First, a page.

Structure-based redesign of cofactor binding in putrescine oxidase.Kopacz, M.M., Rovida, S., van Duijn, E., Fraaije, M.W., Mattevi, A.
(2011) Biochemistry 50: 4209-4217
- PubMed: 21486042
- DOI: 10.1021/bi200372u
- Primary Citation of Related Structures:
- PubMed Abstract:
Putrescine oxidase (PuO) from Rhodococcus erythropolis is a soluble homodimeric flavoprotein, which oxidizes small aliphatic diamines. In this study, we report the crystal structures and cofactor binding properties of wild-type and mutant enzymes. Fr ...
Putrescine oxidase (PuO) from Rhodococcus erythropolis is a soluble homodimeric flavoprotein, which oxidizes small aliphatic diamines. In this study, we report the crystal structures and cofactor binding properties of wild-type and mutant enzymes. From a structural viewpoint, PuO closely resembles the sequence-related human monoamine oxidases A and B. This similarity is striking in the flavin-binding site even if PuO does not covalently bind the cofactor as do the monoamine oxidases. A remarkable conserved feature is the cis peptide conformation of the Tyr residue whose conformation is important for substrate recognition in the active site cavity. The structure of PuO in complex with the reaction product reveals that Glu324 is crucial in recognizing the terminal amino group of the diamine substrate and explains the narrow substrate specificity of the enzyme. The structural analysis also provides clues for identification of residues that are responsible for the competitive binding of ADP versus FAD (~50% of wild-type PuO monomers isolated are occupied by ADP instead of FAD). By replacing Pro15, which is part of the dinucleotide-binding domain, enzyme preparations were obtained that are almost 100% in the FAD-bound form. Furthermore, mutants have been designed and prepared that form a covalent 8α-S-cysteinyl-FAD linkage. These data provide new insights into the molecular basis for substrate recognition in amine oxidases and demonstrate that engineering of flavoenzymes to introduce covalent linkage with the cofactor is a possible route to develop more stable protein molecules, better suited for biocatalytic purposes.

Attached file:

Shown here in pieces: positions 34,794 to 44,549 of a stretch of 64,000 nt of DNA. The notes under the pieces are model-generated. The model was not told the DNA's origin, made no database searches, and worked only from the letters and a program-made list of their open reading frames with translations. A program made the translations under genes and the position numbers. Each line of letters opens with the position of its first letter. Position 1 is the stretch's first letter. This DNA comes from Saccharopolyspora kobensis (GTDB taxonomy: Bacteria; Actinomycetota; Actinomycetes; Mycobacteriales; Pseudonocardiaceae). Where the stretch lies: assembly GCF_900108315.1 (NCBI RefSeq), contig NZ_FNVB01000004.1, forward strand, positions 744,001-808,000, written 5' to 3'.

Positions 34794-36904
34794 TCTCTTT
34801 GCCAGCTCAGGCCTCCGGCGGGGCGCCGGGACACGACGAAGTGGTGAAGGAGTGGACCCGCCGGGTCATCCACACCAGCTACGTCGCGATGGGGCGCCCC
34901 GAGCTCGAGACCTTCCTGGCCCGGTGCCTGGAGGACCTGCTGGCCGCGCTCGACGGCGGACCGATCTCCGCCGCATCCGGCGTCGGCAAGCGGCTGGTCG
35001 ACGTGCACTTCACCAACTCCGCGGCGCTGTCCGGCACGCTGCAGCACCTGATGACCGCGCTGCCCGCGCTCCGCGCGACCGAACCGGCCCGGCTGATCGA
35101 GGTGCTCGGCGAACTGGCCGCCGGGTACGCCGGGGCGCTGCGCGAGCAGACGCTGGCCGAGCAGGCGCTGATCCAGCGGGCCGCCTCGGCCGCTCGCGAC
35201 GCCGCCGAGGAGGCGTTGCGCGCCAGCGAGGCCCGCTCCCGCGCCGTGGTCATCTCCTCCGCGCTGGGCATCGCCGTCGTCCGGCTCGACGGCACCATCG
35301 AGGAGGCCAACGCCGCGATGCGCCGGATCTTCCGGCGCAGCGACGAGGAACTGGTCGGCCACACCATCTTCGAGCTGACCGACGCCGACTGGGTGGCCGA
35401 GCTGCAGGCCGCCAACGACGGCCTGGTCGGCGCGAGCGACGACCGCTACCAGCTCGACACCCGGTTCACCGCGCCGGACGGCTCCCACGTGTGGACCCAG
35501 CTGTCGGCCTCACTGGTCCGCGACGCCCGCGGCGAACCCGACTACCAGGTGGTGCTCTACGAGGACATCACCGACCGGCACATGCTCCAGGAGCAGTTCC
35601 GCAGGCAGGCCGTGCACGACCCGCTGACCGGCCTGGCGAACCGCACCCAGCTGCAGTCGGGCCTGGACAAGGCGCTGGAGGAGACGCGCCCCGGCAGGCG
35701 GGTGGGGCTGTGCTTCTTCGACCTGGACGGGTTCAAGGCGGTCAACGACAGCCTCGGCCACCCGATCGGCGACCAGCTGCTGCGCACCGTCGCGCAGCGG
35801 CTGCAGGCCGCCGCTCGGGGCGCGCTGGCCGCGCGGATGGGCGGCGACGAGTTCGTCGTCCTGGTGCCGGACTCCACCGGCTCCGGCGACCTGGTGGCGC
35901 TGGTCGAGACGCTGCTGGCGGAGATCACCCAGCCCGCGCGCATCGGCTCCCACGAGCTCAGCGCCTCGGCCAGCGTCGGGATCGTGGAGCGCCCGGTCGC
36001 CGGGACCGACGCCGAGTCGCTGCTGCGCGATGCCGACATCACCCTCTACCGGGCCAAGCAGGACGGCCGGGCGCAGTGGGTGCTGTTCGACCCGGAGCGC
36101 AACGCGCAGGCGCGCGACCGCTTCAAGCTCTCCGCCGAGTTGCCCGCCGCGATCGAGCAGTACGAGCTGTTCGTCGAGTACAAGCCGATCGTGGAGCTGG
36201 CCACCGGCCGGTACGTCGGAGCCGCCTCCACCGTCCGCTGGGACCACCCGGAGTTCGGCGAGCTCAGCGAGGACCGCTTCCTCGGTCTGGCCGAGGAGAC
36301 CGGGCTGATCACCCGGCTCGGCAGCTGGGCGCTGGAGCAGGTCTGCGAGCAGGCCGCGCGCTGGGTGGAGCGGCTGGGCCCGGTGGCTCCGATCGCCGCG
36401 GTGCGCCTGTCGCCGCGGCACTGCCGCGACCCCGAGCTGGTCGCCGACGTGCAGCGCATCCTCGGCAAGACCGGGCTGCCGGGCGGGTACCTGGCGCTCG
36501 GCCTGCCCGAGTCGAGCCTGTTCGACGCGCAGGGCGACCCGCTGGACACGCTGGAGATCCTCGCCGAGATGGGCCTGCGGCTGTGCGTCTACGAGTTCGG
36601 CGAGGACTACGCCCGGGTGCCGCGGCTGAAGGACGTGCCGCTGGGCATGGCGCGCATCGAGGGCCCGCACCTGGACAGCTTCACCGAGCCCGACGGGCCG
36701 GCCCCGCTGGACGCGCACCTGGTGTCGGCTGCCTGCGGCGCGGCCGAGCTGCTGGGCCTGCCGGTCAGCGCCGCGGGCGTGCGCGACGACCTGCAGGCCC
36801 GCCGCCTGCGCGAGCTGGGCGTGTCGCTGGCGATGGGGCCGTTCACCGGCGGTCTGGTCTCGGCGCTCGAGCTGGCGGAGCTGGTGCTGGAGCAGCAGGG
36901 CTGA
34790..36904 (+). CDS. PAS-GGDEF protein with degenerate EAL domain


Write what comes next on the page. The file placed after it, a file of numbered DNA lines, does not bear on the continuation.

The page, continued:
Laboratory of Biochemistry, Groningen Biomolecular Sciences and Biotechnology Institute, University of Groningen, Nijenborgh 4, 9747 AG Groningen, The Netherlands.